iM Global Partner Acquires Minority Stake in High-Profile Asset Allocation Firm

The global asset management firm buys 45 percent of Richard Bernstein Advisors, while Barings provides almost $150 million in financing for more investments.

Andrew Harrer/Bloomberg

Andrew Harrer/Bloomberg

Paris-based global asset management network iM Global Partner, whose partner firms have around $36 billion in assets, will acquire a 45 percent stake in boutique firm Richard Bernstein Advisors. Separately, Barings, an international investment management firm with around $382 billion in assets under management, loaned $141 million to iM Global to make additional investments. The loan is expected to be used in full by the end of the summer and Barings may provide additional capital after that.

“We are building a strong network with highly-complimentary, high-conviction managers,” said Philippe Couvrecelle, iM Global Partner’s chief executive officer, on the deal. Couvrecelle added RBA appealed to iM because of its robust investment process and team approach. He also said the firm appreciates cautious managers, another criterion RBA met.

In 2019, iM Global said it would invest more than half a billion in asset managers by 2024, and, the firm recently revealed it is on track to reach $150 billion in AUM by 2030.

“This growth plan is backed by strong shareholders,” Couvrecelle told Institutional Investor. “On the funding side, we have a lot of power. On the investment side, we deploy capital, as we did for the past five to six years, by making some new acquisitions.”

iM Global Partner’s model is to acquire a minority stake — or in some cases 100 percent — of boutique asset management firms. The firm, which has made investments in managers including Polen Capital, Scharf Investments, and Sirios Capital Management, provides its partners with business development tools, including distribution capabilities. In March, the firm bought 100 percent of asset manager Litman Gregory, acquiring the company’s U.S. distribution platform for mutual funds and exchange-traded funds, II previously reported.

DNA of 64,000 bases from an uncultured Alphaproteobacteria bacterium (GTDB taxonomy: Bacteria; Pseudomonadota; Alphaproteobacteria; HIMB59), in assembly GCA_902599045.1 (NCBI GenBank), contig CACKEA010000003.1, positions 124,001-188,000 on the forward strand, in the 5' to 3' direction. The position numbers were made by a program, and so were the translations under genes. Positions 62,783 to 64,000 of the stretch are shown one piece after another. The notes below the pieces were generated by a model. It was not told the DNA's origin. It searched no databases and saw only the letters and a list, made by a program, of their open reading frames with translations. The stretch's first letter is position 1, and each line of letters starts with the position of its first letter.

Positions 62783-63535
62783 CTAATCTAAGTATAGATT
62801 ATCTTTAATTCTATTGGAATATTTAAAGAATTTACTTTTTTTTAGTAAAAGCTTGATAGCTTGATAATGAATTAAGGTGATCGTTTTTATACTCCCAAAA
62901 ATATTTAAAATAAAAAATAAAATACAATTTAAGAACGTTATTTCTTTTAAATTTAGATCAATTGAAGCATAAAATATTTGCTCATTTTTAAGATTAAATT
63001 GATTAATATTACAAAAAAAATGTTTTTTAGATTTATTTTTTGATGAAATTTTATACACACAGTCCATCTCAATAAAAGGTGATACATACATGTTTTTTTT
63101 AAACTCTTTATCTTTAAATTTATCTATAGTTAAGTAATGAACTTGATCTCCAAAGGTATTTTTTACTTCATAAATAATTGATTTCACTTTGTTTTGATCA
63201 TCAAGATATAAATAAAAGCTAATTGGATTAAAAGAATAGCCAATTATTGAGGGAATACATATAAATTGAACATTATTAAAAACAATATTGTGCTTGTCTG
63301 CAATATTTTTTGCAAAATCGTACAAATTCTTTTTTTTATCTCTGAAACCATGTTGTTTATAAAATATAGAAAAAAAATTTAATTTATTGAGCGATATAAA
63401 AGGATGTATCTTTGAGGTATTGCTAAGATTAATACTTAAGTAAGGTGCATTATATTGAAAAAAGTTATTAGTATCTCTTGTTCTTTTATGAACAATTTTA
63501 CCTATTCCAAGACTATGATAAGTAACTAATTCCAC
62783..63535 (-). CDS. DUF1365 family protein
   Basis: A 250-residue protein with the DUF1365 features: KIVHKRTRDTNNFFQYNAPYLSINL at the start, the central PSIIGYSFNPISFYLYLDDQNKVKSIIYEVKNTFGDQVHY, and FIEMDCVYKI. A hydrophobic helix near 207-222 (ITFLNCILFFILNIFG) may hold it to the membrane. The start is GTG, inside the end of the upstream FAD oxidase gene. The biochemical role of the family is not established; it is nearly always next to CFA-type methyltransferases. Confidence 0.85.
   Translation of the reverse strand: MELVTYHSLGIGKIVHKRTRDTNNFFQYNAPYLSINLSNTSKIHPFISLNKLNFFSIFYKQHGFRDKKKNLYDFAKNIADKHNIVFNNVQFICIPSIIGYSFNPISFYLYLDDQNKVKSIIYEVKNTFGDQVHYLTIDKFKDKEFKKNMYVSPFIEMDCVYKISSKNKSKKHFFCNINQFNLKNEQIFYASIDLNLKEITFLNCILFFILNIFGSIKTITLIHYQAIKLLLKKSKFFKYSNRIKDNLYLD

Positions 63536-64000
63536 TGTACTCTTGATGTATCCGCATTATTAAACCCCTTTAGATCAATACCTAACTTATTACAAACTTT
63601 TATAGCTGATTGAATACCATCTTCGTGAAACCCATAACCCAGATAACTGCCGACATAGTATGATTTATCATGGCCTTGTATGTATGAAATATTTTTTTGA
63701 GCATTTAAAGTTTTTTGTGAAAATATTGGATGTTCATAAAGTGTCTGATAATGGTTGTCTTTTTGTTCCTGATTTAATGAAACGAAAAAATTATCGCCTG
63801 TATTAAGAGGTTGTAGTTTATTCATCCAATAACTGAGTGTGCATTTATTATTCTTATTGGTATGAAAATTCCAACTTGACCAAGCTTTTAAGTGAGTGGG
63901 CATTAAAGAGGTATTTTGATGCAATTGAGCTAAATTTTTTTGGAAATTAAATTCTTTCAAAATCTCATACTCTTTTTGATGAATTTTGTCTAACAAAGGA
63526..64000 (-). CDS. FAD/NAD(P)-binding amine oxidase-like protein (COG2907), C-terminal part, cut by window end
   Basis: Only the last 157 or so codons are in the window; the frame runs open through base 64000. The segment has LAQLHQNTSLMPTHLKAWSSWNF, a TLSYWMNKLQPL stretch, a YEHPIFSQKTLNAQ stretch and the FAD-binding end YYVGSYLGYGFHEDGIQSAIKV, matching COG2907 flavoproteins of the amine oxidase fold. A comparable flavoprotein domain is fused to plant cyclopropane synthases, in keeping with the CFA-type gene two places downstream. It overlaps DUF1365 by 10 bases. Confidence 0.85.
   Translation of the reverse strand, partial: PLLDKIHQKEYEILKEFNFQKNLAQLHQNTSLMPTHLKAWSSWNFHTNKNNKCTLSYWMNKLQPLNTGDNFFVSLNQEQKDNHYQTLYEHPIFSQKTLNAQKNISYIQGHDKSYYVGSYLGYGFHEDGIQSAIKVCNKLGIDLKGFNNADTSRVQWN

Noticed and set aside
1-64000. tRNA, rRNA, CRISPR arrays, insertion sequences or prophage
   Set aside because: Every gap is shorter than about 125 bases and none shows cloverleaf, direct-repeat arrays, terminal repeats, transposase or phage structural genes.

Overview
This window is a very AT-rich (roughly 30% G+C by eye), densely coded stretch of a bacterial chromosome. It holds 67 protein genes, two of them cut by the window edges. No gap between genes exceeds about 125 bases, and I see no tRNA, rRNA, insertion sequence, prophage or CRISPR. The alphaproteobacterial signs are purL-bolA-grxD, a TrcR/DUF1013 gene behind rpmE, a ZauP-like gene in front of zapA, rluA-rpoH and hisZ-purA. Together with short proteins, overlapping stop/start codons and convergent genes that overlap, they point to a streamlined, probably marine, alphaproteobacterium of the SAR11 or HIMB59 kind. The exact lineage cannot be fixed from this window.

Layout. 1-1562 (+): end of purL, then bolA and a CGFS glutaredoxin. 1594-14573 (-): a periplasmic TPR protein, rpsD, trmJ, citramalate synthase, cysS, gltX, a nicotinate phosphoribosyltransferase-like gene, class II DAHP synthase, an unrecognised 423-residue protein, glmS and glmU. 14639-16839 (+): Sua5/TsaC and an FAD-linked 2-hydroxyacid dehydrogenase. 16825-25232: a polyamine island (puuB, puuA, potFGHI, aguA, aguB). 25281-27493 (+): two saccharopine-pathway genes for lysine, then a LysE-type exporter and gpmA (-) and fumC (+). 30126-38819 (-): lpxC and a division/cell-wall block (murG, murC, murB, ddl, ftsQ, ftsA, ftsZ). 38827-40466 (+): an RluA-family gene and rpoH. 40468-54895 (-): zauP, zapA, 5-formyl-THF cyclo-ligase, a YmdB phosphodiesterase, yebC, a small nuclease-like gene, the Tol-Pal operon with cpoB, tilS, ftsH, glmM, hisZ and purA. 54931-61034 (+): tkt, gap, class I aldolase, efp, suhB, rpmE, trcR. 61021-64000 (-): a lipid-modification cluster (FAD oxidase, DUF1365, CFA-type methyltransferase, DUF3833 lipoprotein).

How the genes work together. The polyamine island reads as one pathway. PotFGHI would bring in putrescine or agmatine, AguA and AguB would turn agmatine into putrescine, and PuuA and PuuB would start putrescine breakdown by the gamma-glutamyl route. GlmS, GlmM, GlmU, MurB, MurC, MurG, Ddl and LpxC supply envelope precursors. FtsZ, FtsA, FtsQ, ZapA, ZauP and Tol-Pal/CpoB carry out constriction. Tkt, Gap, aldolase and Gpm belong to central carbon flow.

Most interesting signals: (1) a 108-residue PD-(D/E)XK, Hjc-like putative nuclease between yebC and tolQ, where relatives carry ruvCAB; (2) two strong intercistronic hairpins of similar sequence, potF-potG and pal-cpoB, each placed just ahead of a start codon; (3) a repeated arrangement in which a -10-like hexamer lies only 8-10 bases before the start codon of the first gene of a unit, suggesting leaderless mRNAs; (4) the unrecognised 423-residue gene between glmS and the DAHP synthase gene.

Couvrecelle said conversations with RBA began in 2018, when iM Global was a much smaller and younger company. At the time, iM Global didn’t have any asset allocation firms in its network.


“When you’re a small, successful firm, there’s always [larger] firms snooping around,” Richard Bernstein told II. RBA is an investment manager that focuses on long-only, global equity and asset allocation. The firm, which opened in 2009, uses macroeconomic indicators to make investment decisions.

Despite the acquisition, Bernstein said he’s not worried about the usual woes of a buyout — cost cutting, layoffs, culture clashes — because the firm is a minority owner: “They were the only people we spoke to who truly wanted to develop a symbiotic partnership,” he said.

Bernstein said iM Global will help his firm achieve its goal of diversifying its client base. According to Bernstein, iM Global will help RBA expand its investor base among RIAs and in the European institutional market, as well as develop non-U.S. versions of its products.

“There’s been a lot of demand for some of our products in UCITs form, but we haven’t been able to do it,” Bernstein said. “So that’s three different, additive growth routes they provide us.”